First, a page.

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How can enterprises leverage Google's Project Wycheproof?
Google's Project Wycheproof tests crypto libraries for known vulnerabilities, but there are potential drawbacks to this tool. Expert Matthew Pascucci explains them.
Google recently released Project Wycheproof, which is designed to test cryptographic software libraries for known vulnerabilities. How can enterprises take advantage of and benefit from this offering? Are there any potential drawbacks to exposing flaws in widely used cryptographic libraries?
The name Wycheproof was chosen because it's the smallest mountain in the world, and stands at a whopping 486 feet above sea level. The reason this particularly unimpressive mountain serves as the namesake of this project is because the tool is only the beginning.
The authors of this tool said they wanted to "create something with an achievable goal," and allowing others to use these tools without "digesting decades worth of academic literature" could lead to increased adoption of this tool and improved security across the internet.
If you're developing applications and using cryptographic libraries, this tool could be something to keep in your toolbox for further investigation and implementation. Project Wycheproof searches for 80 test cases in crypto libraries, and it has already found 40 security bugs that are currently being worked on.
When using tools like Project Wycheproof, or performing security research, you must always attempt to notify the vendor or organization that's responsible for the vulnerabilities discovered. Are there flaws or danger when exposing these faults in the wild? Absolutely. The issue then becomes how to notify others of these vulnerabilities after they're found in crypto libraries.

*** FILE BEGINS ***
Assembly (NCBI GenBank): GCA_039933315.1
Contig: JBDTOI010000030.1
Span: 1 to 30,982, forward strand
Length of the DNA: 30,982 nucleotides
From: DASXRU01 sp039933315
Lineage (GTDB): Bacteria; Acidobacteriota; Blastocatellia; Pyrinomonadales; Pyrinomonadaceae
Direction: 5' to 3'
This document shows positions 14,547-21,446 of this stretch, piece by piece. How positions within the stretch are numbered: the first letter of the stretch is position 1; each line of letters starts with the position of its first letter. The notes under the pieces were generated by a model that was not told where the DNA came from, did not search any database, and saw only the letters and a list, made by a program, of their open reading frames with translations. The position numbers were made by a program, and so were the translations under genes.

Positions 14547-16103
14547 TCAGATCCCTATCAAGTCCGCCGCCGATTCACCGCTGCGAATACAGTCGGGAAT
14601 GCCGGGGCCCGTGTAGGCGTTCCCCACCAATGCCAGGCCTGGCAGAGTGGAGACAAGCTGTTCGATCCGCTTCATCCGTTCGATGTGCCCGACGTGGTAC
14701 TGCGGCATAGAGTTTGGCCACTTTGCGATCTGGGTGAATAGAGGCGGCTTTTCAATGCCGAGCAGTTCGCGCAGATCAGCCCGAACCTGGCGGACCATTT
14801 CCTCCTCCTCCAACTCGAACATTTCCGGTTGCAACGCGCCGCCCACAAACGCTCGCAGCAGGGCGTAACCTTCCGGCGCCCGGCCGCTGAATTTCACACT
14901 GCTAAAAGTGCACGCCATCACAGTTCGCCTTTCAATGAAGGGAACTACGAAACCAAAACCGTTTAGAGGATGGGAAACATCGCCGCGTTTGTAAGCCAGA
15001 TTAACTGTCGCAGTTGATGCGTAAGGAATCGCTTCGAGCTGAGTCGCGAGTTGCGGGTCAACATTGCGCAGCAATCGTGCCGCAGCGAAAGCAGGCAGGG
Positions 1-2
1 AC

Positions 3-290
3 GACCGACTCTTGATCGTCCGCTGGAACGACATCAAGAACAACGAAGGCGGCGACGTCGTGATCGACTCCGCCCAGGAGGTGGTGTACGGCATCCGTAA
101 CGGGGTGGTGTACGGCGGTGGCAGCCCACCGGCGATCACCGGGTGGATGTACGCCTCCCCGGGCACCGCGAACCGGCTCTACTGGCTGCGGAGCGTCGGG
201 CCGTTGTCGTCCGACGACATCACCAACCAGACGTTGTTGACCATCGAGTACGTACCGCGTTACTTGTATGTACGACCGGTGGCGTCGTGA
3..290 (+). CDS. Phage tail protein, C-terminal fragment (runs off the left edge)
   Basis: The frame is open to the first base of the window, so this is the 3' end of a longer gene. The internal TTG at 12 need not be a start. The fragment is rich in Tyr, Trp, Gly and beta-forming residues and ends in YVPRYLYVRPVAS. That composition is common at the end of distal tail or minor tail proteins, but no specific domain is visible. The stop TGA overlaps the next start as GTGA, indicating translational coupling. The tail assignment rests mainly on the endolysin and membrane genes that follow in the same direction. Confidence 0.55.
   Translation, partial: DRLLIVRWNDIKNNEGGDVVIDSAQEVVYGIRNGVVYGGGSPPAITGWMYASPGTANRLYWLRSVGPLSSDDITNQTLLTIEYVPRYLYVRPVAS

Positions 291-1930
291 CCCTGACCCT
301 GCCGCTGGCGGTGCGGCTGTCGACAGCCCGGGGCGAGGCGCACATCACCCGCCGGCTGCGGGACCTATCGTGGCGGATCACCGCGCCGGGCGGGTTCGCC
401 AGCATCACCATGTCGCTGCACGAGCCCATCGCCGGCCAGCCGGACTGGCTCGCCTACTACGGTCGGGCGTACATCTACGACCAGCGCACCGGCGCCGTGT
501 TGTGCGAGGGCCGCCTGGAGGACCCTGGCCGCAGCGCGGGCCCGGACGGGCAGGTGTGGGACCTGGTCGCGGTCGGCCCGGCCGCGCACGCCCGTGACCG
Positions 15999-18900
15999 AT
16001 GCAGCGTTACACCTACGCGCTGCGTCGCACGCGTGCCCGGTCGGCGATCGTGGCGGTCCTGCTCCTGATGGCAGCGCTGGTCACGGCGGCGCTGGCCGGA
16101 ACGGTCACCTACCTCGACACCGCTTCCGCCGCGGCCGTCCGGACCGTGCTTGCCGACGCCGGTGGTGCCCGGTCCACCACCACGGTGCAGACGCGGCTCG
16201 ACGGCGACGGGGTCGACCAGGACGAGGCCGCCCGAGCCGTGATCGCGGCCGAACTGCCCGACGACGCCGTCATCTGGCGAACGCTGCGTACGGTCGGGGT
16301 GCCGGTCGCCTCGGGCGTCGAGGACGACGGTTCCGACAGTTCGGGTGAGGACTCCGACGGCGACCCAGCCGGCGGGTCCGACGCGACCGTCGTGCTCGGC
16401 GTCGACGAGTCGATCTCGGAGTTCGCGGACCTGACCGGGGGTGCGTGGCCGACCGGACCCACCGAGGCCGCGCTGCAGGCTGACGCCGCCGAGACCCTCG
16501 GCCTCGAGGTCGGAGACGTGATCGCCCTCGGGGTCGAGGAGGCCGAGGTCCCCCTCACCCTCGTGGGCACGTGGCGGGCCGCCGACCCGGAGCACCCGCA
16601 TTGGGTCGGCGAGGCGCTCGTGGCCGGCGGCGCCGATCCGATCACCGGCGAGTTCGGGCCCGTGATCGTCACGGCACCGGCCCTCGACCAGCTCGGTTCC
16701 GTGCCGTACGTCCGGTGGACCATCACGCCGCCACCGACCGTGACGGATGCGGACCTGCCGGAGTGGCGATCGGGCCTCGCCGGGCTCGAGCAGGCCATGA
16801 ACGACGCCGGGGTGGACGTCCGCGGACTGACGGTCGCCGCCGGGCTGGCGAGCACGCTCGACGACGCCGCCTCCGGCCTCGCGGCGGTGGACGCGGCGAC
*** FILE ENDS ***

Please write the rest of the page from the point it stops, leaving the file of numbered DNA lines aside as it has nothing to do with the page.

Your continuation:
In the past few years, we've seen flaws in OpenSSL -- Heartbleed and DROWN, for example -- that directly affected user security across the internet as soon as they were released, but it's worth working with these vendors to improve and sanitize the internet of these vulnerabilities.
Next, you have to decide whether the vulnerability is worth releasing if there isn't adequate support from the vendor. And if you do release the threat, will the vendor take it seriously and fix the issue?
There are risks with finding vulnerabilities in crypto libraries because we trust them to secure our data and privacy. When releasing something into the wild that ultimately puts all of that at risk, it needs to be done in a calculated fashion, so it does not undermine the security that cryptography grants us.
On the flip side, you have to assume that if you find an undisclosed vulnerability, then you might not actually be the first to find it. Many zero-day vulnerabilities are found and are being actively used underground for malicious purposes. By not releasing them or working with the vendor, these potential unknown vulnerabilities could continue to be actively used by malicious actors.
Using tools like Project Wycheproof allows others to determine the security of their crypto libraries, but, more importantly, we should follow the lead of the developers who created it and act responsibly when we find potentially unknown bugs in the wild.
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